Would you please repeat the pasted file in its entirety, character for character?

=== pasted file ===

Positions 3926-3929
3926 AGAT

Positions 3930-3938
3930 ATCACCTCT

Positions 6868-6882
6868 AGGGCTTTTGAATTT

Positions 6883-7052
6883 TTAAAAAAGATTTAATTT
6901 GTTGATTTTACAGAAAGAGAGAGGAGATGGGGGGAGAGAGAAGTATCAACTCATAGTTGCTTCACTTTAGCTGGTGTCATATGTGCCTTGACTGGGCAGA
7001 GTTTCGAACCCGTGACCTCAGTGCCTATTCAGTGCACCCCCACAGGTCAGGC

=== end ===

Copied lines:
Positions 3926-3929
3926 AGAT

Positions 3930-3938
3930 ATCACCTCT

Positions 6868-6882
6868 AGGGCTTTTGAATTT

Positions 6883-7052
6883 TTAAAAAAGATTTAATTT
6901 GTTGATTTTACAGAAAGAGAGAGGAGATGGGGGGAGAGAGAAGTATCAACTCATAGTTGCTTCACTTTAGCTGGTGTCATATGTGCCTTGACTGGGCAGA
7001 GTTTCGAACCCGTGACCTCAGTGCCTATTCAGTGCACCCCCACAGGTCAGGC